I know I must sound like a broken record talking about all of the stuff I’ve been getting rid of lately. I apologize. I really do. But you’re going to have to keep hearing about it because it’s consuming a significant part of my time these days. And trust me – this is much more interesting than me writing about what I ate for lunch (turkey sandwich), or what I ate for dinner all these nights my husband’s been at work late (turkey sandwich), or what I got at Panera last time (Sierra Turkey sandwich).
So yeah, anyway, back to the point of this post . . . the purging. The bulk of recent efforts has been centered on all of the children’s clothing I’ve been saving for four years, much of it residing in gigantic Rubbermaid tubs and some of it in piles in my kids’ closets.
Before we finished our basement, it made sense to hang on to all of these clothes in the event that we are blessed with a third child down the road. We had plenty of space to keep clothing in every size and style imaginable, without intruding on our precious closet space.
But now we have about a quarter of the storage space we once did. This means that all unnecessary objects must go.
The first thing on that list of unnecessary objects is clothing that may never again be needed in this family. Although my heart doesn’t want to let go of this clothing, my head knows that most of it has to go.
I’ve been thinking about what to do with all of this clothing, and I’ve determined that there are five options for dealing with kids clothes that are no longer needed.
1. DONATE IT. Take it to your local Goodwill or Salvation Army and get yourself a tax deduction. You can also use Charity Navigator to find other donation sites near your home.
2. SELL IT OR CONSIGN IT. Because kids grow out of their clothes so quickly, there is a big market for used children’s clothing. Consider selling high-quality pieces in good condition in brick and mortar children’s consignment or resale stores, such as Once Upon a Child. Alternatively, you could sell the clothes online through eBay or ThredUp. There are a lot of online options for resale, so do your homework before you list to make sure that you don’t get taken advantage of.
3. HAND IT DOWN. Every time I receive hand-me-downs for my children, I feel like a kid in a candy store. It’s so exciting to see all these “new” items that I didn’t even have to pay for! Since I’ve been on the receiving end, I’m trying to make sure I pay it forward by bestowing my kids’ cute things on friends and family who might feel the same way I do about hand-me-downs. It makes them feel good, and it makes me feel good at the same time.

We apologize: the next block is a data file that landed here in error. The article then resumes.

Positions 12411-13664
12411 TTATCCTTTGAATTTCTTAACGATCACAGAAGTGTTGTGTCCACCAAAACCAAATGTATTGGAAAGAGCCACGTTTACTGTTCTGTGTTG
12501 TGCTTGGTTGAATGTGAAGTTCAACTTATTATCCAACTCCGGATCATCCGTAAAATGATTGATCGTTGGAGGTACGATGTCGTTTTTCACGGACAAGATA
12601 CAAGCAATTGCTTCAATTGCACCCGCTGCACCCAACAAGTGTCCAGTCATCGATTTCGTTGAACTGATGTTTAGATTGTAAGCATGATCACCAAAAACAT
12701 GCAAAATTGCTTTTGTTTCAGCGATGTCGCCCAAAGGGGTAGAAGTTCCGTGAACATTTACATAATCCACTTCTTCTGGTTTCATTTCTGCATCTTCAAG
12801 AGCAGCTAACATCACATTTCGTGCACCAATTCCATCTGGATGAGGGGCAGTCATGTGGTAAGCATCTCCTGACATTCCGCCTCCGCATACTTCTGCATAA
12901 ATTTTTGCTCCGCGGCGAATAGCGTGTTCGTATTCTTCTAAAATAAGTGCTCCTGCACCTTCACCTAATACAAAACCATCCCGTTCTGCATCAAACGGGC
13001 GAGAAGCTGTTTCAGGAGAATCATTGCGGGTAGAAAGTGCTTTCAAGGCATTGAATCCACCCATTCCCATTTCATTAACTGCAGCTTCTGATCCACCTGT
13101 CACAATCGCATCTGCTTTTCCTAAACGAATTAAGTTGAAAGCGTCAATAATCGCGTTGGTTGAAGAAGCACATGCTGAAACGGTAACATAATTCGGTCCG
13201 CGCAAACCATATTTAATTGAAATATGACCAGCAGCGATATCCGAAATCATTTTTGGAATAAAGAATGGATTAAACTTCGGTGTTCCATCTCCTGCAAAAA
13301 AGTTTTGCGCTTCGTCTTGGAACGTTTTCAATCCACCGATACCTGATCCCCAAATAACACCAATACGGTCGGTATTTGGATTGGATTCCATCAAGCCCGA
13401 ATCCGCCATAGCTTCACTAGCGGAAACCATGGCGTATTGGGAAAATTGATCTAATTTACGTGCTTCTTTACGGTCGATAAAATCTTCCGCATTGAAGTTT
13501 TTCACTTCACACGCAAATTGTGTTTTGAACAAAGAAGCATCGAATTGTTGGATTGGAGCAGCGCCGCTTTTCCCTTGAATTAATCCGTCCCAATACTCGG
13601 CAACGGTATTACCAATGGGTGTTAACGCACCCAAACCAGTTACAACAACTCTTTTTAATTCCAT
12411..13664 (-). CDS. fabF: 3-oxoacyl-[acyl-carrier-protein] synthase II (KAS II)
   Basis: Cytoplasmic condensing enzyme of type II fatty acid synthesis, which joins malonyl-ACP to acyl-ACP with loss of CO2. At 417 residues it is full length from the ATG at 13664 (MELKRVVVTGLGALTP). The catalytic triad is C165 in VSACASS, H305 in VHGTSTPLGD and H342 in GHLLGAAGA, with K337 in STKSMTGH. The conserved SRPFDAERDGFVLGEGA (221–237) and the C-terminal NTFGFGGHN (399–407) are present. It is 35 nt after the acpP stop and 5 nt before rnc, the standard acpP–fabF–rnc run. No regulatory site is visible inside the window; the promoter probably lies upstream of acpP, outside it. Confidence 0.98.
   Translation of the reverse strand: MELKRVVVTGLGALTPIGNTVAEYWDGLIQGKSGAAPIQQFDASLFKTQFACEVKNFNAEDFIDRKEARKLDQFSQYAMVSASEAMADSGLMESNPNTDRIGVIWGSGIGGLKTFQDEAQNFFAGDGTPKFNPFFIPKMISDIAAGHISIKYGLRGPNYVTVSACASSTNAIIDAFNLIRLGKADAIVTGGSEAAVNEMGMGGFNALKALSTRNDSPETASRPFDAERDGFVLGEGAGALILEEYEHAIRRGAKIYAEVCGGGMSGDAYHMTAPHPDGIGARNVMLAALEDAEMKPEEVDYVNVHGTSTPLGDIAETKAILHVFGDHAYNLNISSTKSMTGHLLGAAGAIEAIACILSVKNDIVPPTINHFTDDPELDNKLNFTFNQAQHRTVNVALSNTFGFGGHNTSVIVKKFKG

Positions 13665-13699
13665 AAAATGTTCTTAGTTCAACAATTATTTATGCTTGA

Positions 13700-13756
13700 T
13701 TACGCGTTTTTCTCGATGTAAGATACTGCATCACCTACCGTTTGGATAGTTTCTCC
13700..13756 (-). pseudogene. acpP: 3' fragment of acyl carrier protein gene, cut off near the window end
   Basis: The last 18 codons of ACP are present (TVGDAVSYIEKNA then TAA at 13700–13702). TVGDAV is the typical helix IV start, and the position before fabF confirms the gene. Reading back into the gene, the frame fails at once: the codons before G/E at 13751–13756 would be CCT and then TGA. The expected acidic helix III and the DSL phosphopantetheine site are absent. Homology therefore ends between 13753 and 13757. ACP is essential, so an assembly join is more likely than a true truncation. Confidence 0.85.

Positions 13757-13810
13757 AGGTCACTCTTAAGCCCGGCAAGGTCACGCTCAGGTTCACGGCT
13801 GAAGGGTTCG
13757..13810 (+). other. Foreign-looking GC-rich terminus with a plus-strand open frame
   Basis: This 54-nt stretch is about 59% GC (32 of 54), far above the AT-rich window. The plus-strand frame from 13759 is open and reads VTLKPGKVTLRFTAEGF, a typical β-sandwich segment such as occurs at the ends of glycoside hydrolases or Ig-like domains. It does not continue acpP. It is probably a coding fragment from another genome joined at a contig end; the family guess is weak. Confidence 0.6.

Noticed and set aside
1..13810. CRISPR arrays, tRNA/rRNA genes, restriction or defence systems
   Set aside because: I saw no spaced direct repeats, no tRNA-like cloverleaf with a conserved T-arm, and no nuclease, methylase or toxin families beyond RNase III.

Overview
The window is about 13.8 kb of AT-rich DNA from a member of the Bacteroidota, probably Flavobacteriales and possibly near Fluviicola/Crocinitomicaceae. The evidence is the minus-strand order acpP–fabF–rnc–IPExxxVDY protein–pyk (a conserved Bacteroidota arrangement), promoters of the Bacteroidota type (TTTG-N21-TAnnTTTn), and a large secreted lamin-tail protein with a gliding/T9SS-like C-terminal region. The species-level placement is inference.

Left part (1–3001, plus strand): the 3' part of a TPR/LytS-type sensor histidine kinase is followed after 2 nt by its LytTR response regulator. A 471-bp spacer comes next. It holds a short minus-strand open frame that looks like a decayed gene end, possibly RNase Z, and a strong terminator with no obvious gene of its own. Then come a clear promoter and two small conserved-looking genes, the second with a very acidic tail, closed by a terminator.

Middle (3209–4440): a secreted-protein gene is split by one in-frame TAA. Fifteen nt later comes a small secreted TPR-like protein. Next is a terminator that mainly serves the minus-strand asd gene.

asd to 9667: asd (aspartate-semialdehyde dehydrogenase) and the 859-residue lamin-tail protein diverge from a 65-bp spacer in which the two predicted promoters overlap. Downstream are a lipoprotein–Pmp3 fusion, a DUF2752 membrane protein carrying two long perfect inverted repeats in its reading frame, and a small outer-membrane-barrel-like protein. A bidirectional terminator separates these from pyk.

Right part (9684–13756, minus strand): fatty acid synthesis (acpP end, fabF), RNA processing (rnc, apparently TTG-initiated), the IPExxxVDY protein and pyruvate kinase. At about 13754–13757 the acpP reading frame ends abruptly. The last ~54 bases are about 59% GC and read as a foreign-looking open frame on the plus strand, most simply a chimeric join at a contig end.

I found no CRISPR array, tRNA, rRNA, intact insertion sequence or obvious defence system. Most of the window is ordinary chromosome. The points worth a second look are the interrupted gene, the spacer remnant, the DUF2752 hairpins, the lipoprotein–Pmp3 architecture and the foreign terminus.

4. MAKE A KEEPSAKE. If you don’t want to part with all of your kids’ clothes, keep some of the more meaningful pieces and turn them into a keepsake such as a quilt, pillow or shadowbox. Even if you’re not the DIY type, there are plenty of companies out there who can do this for you. For example, Jelly Bean Quilts makes adorable quilts out of old clothing, and Etsy seller Mam Creations will turn those old pieces into a beautiful pillow.
5. STORE IT PROPERLY. If you find that you have to keep more of the clothing than you planned, make sure you store the clothes properly. Ensure that all pieces are clean and totally dry before boxing them up. I swear by Space Bag storage bags (they save space, keep clothing fresh and prevent any little bugs from getting into the clothing during storage), and Rubbermaid containers.
I will actually be doing a little of all of this. It is causing me to have a lot of piles and a lot of mess in my house right now, but I know that in the end, it will make me feel like I did the right thing with my precious babies’ clothing.
– Bre (who will be telling Baby No. 3 (should he or she bless us with his or her presence someday), that I loved him or her so much that I didn’t want him or her to have to wear his brother’s or sister’s old clothes, so I gave it all away.)